News In Brief

Saying "the time has arrived," India's president disbanded Parliament and announced new national elections. K.R. Narayanan acted after neither caretaker Prime Minister Vajpayee nor the opposition Congress Party could put together a strong-enough coalition to form a viable government. The election, which will be the third in three years, must be held within six months. The last election, 13 months ago, cost an estimated $189 million, a high price in a country with tens of millions of people still living in poverty.

International Red Cross President Cornelio Sommaruga visited the three US soldiers captured last month by Serb forces at the Macedonian border and gave them messages from their families. Sommaruga is believed to be the first outsider granted access to them. He offered no word on the condition of the men, who were shown on Serb TV soon after their capture with obvious facial injuries. But in Washington, a White House spokesman said they appeared to be well.

Official news agencies and all Chinese government offices were ordered not to comment on Sunday's massive public protest in Beijing by adherents of Falun Gong, a form of meditation and martial arts. Analysts said the demonstration by an estimated 10,000 people was of concern to the communist leadership because it indicated a disciplined organization able to mobilize large numbers of followers under a shared faith.

Israeli Prime Minister Benjamin Netanyahu claimed credit for the apparent decision by Palestinian lawmakers not to declare unilateral statehood next week when the five-year interim autonomy period contained in the Oslo accords ends. Israel has said it would agree to a one-year extension. But Netanyahu, who's in a tough reelection fight, said his threat to annex parts of the West Bank if Palestinian Authority President Yasser Arafat proclaimed statehood May 4 forced the latter to back down. The Palestinian Central Council is due to convene today to make a "final" decision on statehood.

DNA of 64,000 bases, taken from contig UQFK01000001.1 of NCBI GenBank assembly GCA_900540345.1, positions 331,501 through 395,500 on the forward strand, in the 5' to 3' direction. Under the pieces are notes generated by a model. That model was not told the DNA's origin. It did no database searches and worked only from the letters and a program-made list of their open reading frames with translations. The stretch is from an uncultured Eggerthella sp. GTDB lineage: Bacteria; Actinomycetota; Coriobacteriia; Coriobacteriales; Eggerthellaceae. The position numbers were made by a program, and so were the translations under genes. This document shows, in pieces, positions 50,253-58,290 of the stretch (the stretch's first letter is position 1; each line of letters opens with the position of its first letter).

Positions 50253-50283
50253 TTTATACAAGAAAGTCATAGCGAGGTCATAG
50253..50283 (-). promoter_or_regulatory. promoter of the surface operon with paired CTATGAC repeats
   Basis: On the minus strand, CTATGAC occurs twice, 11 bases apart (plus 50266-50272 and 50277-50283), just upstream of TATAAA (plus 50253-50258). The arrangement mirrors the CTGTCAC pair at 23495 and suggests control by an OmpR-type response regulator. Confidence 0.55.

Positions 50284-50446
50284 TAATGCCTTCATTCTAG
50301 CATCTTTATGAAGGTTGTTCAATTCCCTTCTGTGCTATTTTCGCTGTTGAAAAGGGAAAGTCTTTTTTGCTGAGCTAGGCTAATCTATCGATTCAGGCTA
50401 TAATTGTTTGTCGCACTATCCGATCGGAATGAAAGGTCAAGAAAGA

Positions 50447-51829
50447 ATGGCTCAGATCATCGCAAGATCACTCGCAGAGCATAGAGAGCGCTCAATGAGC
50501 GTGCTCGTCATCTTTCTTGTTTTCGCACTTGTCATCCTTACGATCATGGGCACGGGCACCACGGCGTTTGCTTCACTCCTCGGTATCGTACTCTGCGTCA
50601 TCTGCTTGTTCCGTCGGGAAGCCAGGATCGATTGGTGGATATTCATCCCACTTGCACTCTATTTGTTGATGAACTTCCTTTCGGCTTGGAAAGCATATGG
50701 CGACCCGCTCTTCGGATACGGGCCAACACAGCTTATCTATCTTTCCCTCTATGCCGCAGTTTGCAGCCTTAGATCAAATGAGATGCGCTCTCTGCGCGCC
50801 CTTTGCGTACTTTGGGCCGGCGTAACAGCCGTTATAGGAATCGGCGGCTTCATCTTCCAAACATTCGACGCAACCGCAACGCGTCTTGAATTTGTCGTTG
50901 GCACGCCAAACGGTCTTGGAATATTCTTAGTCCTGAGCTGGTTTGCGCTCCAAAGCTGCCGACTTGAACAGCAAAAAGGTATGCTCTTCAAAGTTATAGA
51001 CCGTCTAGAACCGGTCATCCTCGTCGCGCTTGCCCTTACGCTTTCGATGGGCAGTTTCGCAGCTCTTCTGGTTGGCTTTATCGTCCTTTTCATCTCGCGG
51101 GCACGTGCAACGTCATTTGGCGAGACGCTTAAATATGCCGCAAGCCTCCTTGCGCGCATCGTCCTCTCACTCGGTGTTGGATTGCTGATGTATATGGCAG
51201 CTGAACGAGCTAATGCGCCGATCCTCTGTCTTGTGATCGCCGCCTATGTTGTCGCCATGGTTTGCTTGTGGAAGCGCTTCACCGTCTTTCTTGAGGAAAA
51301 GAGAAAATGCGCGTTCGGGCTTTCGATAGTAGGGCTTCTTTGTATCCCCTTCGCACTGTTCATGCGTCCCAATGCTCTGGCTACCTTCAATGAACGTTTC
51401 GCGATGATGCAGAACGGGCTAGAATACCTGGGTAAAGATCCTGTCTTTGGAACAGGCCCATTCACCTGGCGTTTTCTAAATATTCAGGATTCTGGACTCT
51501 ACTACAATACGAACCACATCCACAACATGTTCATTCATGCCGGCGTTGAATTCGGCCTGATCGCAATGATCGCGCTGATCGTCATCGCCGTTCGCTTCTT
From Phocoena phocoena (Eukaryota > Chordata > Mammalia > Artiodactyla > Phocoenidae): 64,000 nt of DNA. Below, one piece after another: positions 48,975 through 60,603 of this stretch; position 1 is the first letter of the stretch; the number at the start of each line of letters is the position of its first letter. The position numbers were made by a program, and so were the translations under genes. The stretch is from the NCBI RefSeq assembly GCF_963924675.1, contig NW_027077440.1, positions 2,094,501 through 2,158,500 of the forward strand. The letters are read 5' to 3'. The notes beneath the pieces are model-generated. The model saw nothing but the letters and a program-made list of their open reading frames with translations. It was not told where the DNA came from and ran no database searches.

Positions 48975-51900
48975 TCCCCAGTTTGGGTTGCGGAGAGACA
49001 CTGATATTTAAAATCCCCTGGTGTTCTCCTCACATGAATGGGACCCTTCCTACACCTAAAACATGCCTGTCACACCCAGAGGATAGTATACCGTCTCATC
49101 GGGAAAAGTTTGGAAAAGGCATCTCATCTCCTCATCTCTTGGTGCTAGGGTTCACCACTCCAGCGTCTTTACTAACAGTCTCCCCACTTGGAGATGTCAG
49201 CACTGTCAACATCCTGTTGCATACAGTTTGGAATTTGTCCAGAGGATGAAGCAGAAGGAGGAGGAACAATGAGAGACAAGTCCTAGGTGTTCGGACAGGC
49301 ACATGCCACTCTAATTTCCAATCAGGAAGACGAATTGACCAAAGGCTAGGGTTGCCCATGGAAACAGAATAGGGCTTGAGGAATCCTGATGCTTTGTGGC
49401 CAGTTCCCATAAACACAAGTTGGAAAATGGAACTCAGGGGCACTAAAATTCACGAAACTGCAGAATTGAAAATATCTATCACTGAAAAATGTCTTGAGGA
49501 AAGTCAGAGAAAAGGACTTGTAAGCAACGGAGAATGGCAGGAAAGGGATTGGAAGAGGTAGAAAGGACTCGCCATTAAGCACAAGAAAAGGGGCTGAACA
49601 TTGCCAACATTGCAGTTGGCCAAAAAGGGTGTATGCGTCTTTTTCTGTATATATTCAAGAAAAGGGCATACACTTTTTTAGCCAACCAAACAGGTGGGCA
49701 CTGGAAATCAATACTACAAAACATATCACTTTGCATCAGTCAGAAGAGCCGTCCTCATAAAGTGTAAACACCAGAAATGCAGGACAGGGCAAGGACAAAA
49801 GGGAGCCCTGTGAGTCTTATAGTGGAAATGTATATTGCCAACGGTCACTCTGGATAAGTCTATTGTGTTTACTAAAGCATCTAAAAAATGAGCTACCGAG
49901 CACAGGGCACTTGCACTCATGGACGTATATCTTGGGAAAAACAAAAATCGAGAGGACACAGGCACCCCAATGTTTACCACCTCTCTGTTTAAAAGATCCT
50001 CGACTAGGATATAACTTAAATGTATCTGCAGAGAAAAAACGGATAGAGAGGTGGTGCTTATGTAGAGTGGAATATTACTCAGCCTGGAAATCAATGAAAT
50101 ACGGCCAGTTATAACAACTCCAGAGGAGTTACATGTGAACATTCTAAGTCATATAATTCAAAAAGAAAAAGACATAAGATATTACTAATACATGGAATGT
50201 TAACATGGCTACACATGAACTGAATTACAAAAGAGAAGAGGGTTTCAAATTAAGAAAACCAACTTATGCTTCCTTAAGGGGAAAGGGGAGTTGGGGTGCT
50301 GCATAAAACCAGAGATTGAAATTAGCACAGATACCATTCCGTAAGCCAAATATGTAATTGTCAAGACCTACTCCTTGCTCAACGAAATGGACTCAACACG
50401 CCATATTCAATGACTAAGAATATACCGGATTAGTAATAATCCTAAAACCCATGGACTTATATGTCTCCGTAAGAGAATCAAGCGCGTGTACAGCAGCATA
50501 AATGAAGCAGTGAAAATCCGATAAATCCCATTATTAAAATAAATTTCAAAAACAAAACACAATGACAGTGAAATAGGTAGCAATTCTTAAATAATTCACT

An estimated 5,000 anti-independence East Timorese in traditional dress pledged to die fighting to keep the territory part of Indonesia. The militiamen also vowed to weed out civil servants stationed in East Timor who are known to support the government's decision to offer it autonomy or independence. A UN-sponsored referendum on the issue is being prepared for July or August. Pro- and anti-independence forces agreed to a truce last week.

Only about 40 percent of eligible voters turned out for Sunday's national referendum in Venezuela on rewriting the Constitution. But President Hugo Chvez called the outcome "a glorious day" after near-complete returns showed his proposals would pass by more than an 80 percent to 20 percent margin. Venezuelans next will be asked to return to the polls in June to elect members of a constituent assembly, which will undertake the revisions.

A reward of $80,000 was offered in Britain for the arrest of white supremacists who have set off terrorist bombs in two London minority neighborhoods, injuring 46 people. A neo-Nazi group known as Combat 18 has claimed responsibility for the blasts. Meanwhile, another group calling itself "White Wolves" reportedly has mailed threatening letters to black members of Parliament.

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